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We start tonight's programming with The Endless Frontier at 6:00 and an interview Rich Schneider, a professor in the University of California, San Francisco, Department of Orthopaedic Surgery. Dr. Schneider will discuss his research on the craniofacial development of birds and the connection between evolutionary biology and medicine. He'll also explain the open access movement, an effort to make published academic research available to the general public, and what he's doing to help that happen.
Next at 6:30, we'll join With Good Reason for a conversation about something most of us never see: true darkness. Host Sarah McConnell talks to an author whose book examines the impact of the loss of nighttime darkness and learns about how people dealt with darkness throughout history. Later in the show, titled Let There Be Night, McConnell has a look at how social situations affect IQ and the history of the classical guitar.
all who are interested in becoming a deejay at WXDU in either music or non-music programming are invited to our semesterly new dj information session/interest meeting !
the meeting will be held tomorrow night (jan. 14) at the duke coffeehouse at 7 p.m.
you can find the duke coffeehouse on duke's east campus. turn onto trinity ave from buchanan rd and follow the parking lots to the crowell building. you will ascend at metal staircase to the coffehouse. it is above student health
there will be pizza from lilly's pizza for dinner. vegan pizza will be served !
NO PRIOR RADIO EXPERIENCE IS REQUIRED. POSITIONS ARE OPEN TO ALL MEMBERS OF THE DURHAM AND DUKE COMMUNITIES
more information can be found at the facebook event, which is linked above
The Endless Frontier returns tonight at 6:00 to discuss some of the latest in science news. The hosts will examine a new study that links cancer rates in different tissues and organs to the number of stem cells in those tissues and organs, ethical concerns relating to the human and animal chimeras made during research, and the use of programming languages in scientific research.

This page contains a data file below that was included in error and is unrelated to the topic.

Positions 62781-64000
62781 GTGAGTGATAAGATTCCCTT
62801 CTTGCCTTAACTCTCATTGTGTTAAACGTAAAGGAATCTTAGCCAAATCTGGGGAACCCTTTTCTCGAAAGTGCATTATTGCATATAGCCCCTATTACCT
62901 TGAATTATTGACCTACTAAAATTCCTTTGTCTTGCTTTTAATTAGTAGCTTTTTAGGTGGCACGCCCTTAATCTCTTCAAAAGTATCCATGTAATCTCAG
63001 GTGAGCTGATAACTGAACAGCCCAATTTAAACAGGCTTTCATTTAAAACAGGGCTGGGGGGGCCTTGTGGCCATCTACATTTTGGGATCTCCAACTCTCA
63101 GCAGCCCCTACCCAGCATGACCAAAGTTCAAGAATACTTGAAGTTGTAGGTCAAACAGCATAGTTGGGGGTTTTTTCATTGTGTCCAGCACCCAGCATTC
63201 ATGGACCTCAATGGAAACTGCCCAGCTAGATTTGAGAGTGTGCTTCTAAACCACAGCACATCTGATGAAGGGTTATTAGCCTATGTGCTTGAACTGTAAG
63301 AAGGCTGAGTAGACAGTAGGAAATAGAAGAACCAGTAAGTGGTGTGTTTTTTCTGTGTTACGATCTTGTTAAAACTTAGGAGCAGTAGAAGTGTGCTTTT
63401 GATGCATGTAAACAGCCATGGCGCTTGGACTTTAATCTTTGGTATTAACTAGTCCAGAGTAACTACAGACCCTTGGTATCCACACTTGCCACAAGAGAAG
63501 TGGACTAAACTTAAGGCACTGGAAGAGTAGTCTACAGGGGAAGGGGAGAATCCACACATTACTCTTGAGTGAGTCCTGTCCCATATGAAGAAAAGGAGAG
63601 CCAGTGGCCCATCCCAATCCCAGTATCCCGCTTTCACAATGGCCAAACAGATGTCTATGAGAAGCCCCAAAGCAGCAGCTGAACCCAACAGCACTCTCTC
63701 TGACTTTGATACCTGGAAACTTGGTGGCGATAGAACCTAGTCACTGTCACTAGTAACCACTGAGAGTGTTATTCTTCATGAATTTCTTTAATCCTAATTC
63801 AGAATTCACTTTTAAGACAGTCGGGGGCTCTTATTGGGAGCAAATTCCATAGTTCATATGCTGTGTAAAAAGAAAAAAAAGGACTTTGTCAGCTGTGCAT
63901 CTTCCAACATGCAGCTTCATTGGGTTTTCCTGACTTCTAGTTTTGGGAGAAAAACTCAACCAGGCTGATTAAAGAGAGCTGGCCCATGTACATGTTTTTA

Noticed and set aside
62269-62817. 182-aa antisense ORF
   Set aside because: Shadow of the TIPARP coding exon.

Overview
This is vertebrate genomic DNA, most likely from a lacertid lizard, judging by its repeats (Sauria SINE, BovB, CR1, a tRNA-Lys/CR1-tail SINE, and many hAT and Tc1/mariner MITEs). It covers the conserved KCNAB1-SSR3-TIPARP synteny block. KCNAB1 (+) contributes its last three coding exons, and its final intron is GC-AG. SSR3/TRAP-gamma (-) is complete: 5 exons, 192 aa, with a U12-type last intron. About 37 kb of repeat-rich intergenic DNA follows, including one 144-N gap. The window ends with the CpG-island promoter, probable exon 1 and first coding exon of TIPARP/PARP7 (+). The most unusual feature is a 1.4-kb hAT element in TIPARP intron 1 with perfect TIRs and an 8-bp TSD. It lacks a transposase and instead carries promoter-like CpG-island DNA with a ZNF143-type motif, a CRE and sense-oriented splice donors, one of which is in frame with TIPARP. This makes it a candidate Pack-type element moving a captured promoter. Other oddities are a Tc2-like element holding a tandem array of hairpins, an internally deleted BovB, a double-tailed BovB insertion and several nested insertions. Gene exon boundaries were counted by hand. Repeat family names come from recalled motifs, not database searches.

Then at 6:30: Many people make New Year's resolutions and take the start of a new year as an opportunity to look to the future. But how did people in the past imagine the future? In an episode titled The Future Then: Visions of a Future Yet to Come, BackStory with the American History Guys explores just how people envisioned the years that lay ahead.
WXDU Top 100 2014
59...See Gulls...2 Songs...s/r
59...Angel Olsen...Burn Your Fire For No Witness...Jagjaguwar
56...Lee Fields...Emma Jean...Truth & Soul
Based on airplay by all of our DJs during the 2-month period each album was on playlist. I’m pretty sure I’ve never had the same band back-to-back in the top 5 before.
1 - John Howie Jr & the Rosewood Bluff - Everything Except Goodbye
2 - T0W3RS - TL;DR
3 - See Gulls - 2 Songs
4 - Hiss Golden Messenger - Bad Debt
5 - Hiss Golden Messenger - Lateness of Dancers
6 - Reigning Sound - Shattered
7 - Dex Romweber Duo - Images 13
8 - Solar Halos - Solar Halos
9 - Various - Merge 25th Anniversary Covers EP
10 - Daniel Bachman - Orange County Serenade
11 - Lilac Shadows - No Dark / No Light
12 - Humble Tripe - The Giving
13 - Last Year’s Men - Underwhelmed
14 - Datahata - Spectral Cities
15 - Diali Cissokho & Kaira Ba - The Great Peace
16 - Sylvan Esso - Sylvan Esso
17 - Horseback - Piedmont Apocrypha
18 - Silent Lunch - Late to Bloom
19 - Horizontal Hold - This is Not a Living
20 - Logical Sound Discovery - Thrill Seeker
21 - Shipwrecker - III
22 - Wesley Wolfe - Numbskull
23 - The Loudermilks - The Loudermilks
24 - The Tender Fruit - The Darkness Comes